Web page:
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I made A MISTAKE buying this laptop

By Jaime Rivera August 23, 2021, 11:37 pm
16 MacBook Pro

Anton D. Nagy contributed to this 16-inch MacBook Pro After the Buzz episode post.

This is the 16-inch MacBook Pro and when I bought it last year I thought this would be it. Finally my dream machine. It’s actually the first product that started a very interesting trend. See Apple has always been known for showing consumers what they should want instead of listening to them, and its 15-inch predecessor was, in a word: a mess. From bad keyboards, to display issues, to thermal throttling, it was clear that Apple’s obsession over thin and light was ahead of its time. The solution was to just cave in and make the product larger. To own the title of being a Pro product, function had to follow form and not the other way around.


The problem is that this product was either late or the catalyst Apple needed to prove that it was time to transition. It patched the problem the 15-inch model had, but then notice how it hasn’t been refreshed since 2019. 

Transition periods are always complicated, and no company is more notorious for them than Apple. This is the company that pushed the market to adopt the CD-ROM over floppy drives, only to kill the slot early for digital media. USB over Serial Ports, only to kill that for USB-C. It made the headphone jack popular again, only to kill it later over Bluetooth. Yes, it’s a pattern, but even if Apple has been right most of the time, what happens when you’re caught in-between?

Here I was thinking this computer would be it, so I spent an insane amount of money in maxing it out to its full potential. Yes, that amount. And then about two months into living my dream, I realized I made a mistake. A very expensive one.

So, for context, I bought this computer in September of 2020. My 2018 15-inch unit was already coughing at 4K exports, and after the M1 announcement in June, it was clear that this computer wasn’t going to get an Intel refresh. Yes, I know I was a year late, but if you saw the presentation, the numbers were just too good to be true, and Apple has always been notorious for overpromising and under-delivering in its pro products. My logic was to avoid the curse of the early adopter because I couldn’t trust my workflow to an unproven product. I don’t need to remind you how bad the 2012 Retina MacBook Pro or 2016 15-inch touch bar models were.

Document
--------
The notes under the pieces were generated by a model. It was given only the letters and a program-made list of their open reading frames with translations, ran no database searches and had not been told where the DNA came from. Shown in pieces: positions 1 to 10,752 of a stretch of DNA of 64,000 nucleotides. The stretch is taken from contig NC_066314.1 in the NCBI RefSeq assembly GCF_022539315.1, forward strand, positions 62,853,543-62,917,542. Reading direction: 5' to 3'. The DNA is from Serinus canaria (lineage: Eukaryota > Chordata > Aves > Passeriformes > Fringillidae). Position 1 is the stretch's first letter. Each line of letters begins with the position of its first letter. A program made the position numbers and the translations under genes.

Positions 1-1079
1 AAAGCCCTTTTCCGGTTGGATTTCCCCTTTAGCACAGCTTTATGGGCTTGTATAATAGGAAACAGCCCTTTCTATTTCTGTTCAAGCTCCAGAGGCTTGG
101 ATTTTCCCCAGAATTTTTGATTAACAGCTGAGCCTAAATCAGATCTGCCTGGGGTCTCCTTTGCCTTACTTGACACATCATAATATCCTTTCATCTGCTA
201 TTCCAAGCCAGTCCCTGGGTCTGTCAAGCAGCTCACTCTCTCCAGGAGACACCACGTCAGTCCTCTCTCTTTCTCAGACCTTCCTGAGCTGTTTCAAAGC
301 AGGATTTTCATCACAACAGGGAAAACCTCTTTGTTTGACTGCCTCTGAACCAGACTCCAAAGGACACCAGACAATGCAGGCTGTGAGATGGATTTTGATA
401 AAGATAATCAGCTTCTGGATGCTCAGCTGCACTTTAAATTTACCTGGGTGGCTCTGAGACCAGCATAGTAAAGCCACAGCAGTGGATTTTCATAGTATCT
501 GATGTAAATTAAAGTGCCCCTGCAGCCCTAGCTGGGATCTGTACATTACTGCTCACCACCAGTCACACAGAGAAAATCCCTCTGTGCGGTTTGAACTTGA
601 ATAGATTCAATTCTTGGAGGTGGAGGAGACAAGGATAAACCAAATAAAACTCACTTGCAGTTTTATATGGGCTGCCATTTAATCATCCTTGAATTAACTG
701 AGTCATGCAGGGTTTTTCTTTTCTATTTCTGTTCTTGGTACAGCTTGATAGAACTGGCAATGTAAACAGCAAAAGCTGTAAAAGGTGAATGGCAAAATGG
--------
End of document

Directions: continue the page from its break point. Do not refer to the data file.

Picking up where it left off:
So everything started fine. Ordered in silver to avoid the scuff marks from space gray, got my dbrand skins to give it this retro look in white, and this MOFT Invisible stand is a godsend. Propping this computer to a higher position has proven to be crucial for less back pain, and also heat dissipation. For the better part of two months, I was in heaven.

I think that what I liked most about this computer was its screen. You’d think that an extra inch in real estate isn’t much, but the near border-to-border design is crazy immersive. Even today this 16-inch Retina Display is best in class for any laptop when it comes to color accuracy and detail, even if it falls behind in contrast as a natural limitation of IPS LCDs. Still, the combination of this panel with these speakers is still crazy. I have yet to hear louder and richer results from any other laptop, in whatever category you’d like to compare it to.

16 MacBook Pro

The combination of the skin, plus the stand has helped it remain like new more than a year later, and I also noticed that the added thickness serves an extra purpose. I no longer get that sticky feel after trying to open this laptop when exposed to heat, and I now notice the glass panel is no longer prone to permanent marks from the keyboard. Speaking of the keyboard, it’s back to being great. Sure a bit noisier but the return to these scissor switches has solved all the issues of its predecessor. I still wish we had the option to lose the touch bar, but I’ll admit it doesn’t bother me as much. My hands are mostly concentrated on this massive trackpad which is still best in class, and where its size doesn’t get in the way of your work. If anything I feel that way about the large palm rests, but it comes with the territory if you want a machine this large.